Document Type

Honors Project

Abstract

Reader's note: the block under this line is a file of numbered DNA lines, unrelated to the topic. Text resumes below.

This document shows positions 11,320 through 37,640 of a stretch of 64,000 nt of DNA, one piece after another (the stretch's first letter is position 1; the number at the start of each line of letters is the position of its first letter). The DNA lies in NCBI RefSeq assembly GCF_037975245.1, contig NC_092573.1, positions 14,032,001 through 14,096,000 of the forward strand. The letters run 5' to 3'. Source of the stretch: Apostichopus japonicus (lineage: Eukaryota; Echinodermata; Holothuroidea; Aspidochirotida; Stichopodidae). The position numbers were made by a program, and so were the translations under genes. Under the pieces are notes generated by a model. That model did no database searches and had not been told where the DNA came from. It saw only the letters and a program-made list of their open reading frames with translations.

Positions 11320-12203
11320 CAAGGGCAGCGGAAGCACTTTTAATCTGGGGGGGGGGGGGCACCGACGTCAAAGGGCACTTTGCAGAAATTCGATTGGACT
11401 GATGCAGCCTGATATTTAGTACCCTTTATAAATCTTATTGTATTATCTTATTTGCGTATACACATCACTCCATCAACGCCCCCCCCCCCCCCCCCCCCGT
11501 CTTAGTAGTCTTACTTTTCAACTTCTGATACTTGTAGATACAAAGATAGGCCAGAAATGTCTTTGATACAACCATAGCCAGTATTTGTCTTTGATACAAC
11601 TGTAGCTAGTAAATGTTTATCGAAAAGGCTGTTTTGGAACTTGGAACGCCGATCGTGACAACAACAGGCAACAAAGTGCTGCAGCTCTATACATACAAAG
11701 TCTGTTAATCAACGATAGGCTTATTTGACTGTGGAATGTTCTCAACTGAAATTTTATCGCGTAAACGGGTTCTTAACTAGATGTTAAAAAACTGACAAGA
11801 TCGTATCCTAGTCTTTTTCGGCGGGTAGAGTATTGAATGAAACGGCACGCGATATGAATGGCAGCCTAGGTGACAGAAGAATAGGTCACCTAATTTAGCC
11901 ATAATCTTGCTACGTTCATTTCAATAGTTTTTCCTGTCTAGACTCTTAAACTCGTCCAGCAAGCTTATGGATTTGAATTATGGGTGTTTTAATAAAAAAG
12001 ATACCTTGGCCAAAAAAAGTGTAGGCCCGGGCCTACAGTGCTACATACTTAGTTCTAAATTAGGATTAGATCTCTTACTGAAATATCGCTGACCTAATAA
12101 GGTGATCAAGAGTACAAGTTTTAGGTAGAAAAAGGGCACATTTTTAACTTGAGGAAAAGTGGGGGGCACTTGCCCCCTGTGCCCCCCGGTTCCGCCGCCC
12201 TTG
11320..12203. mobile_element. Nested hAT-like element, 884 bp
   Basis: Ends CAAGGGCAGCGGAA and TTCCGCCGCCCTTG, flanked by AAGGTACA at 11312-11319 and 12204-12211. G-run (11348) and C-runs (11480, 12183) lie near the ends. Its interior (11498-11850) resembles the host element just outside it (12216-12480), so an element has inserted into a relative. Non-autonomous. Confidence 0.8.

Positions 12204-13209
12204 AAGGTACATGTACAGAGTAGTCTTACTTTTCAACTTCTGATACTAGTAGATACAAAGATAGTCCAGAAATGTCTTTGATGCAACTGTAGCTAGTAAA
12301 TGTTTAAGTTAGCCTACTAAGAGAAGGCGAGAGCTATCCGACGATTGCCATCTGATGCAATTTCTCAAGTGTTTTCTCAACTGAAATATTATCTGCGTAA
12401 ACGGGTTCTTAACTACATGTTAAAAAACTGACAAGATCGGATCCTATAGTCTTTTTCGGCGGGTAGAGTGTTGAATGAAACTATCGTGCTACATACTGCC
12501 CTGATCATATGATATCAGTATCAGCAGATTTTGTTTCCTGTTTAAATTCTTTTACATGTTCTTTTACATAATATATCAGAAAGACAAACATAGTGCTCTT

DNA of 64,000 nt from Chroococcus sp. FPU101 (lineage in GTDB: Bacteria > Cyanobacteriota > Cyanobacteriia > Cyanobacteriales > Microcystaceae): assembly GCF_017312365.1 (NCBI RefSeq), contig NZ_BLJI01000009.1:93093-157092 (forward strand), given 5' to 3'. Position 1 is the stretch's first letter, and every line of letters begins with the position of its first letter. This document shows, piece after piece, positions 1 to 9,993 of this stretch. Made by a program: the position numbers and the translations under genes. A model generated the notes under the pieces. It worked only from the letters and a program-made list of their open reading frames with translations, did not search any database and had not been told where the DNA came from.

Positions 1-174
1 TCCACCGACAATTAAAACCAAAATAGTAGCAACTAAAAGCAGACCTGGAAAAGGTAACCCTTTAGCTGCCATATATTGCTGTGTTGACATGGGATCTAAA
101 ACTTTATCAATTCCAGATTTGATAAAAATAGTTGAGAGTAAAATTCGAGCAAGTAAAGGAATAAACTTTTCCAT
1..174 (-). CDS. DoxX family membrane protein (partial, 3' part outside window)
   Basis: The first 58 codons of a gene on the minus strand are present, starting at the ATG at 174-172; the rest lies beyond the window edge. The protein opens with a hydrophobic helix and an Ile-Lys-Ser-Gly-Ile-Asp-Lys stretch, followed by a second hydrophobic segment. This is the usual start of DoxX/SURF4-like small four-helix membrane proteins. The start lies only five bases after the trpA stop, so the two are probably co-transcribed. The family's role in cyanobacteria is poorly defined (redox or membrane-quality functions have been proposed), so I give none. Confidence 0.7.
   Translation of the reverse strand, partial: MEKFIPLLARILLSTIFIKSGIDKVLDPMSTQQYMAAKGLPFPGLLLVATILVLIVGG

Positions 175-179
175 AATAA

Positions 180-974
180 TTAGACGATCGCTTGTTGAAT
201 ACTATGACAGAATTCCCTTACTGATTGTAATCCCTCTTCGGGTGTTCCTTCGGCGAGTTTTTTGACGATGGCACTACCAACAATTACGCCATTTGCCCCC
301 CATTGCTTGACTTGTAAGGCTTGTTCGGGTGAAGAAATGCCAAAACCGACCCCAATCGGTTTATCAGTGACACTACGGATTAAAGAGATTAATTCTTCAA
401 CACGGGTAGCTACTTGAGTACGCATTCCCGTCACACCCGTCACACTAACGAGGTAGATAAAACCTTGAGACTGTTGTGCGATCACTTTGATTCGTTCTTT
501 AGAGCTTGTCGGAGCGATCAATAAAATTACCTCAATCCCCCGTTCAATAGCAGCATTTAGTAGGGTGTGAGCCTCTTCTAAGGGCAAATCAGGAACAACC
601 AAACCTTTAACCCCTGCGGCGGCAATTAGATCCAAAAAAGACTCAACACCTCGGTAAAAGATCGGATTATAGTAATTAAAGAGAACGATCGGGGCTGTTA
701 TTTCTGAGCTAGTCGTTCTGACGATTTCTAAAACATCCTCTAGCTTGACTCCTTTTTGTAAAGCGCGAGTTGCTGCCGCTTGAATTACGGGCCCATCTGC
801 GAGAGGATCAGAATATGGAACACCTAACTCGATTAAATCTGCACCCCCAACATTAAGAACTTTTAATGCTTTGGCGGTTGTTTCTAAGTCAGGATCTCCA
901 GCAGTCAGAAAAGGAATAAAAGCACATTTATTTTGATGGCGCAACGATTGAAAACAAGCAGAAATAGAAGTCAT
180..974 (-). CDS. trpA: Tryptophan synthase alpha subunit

Major League Baseball (MLB) franchises expend an abundance of resources on scouting in preparation for the June Amateur Draft. In addition to the classic "tools" assessed, another factor considered is age: younger players may get selected over older players of equal ability because of anticipated development, whereas college players may get selected over high school players due to a shortened latency before reaching the majors. Additionally, Little League rules in effect until 2006 operated on an August 1-July 31 year, meaning that, in their youth, players born on August 1 were the eldest relative to their cohort. We examine the performance of players selected in the June Draft from 1987-2011. We find that for all draftees, more relatively old players are selected in the Draft. Conversely, for high school (HS) draftees, both relative age and absolute age have a significant negative relationship with the odds of reaching the major leagues. Given that a HS draftee reaches the majors, there is no difference in professional performance based on age or relative age, measured by games played, wins above replacement (WAR) and on-base plus slugging percentage (OPS). For college draftees the results are less clear. We find that age, but not relative age, has a significant negative relationship with the odds of reaching MLB. Given that a college draftee reaches the majors, there is no difference in professional performance based on age or relative age. Had the draft market operated efficiently, neither relative age nor age on draft day would have captured additional variation in performance after controlling for draft position and other factors. We conclude that teams have undervalued both absolutely, and relatively, younger high school players in the draft and have undervalued absolutely young and relatively old college draftees.

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